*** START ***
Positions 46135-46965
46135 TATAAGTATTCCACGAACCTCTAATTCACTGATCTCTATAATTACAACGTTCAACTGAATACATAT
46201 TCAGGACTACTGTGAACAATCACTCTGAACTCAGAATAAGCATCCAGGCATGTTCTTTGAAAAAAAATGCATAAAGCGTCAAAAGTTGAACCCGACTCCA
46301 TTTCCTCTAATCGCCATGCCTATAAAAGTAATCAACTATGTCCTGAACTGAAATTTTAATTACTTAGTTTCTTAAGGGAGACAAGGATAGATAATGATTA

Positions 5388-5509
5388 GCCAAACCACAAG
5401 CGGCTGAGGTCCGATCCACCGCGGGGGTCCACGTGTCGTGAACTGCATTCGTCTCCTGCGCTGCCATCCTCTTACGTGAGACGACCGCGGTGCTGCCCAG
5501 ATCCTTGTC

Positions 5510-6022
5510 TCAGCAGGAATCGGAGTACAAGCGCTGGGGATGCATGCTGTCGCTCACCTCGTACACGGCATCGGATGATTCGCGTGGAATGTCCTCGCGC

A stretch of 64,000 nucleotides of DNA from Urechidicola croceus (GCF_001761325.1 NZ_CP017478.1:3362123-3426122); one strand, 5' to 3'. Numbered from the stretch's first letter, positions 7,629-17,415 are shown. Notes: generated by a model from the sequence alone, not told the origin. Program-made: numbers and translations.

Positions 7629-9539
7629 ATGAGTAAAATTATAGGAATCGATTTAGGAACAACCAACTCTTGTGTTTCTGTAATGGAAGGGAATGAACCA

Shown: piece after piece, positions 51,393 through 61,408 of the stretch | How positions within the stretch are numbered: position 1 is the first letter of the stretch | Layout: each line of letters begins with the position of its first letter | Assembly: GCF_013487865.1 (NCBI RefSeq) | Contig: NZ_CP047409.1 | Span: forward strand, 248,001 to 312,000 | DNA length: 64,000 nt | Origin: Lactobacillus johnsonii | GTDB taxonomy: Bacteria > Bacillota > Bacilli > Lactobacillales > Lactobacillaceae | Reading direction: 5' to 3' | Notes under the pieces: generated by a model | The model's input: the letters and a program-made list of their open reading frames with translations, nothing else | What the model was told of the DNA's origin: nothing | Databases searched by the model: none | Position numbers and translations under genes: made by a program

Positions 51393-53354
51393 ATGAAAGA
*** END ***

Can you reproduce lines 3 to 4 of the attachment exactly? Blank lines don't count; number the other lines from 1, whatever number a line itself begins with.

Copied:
46201 TCAGGACTACTGTGAACAATCACTCTGAACTCAGAATAAGCATCCAGGCATGTTCTTTGAAAAAAAATGCATAAAGCGTCAAAAGTTGAACCCGACTCCA
46301 TTTCCTCTAATCGCCATGCCTATAAAAGTAATCAACTATGTCCTGAACTGAAATTTTAATTACTTAGTTTCTTAAGGGAGACAAGGATAGATAATGATTA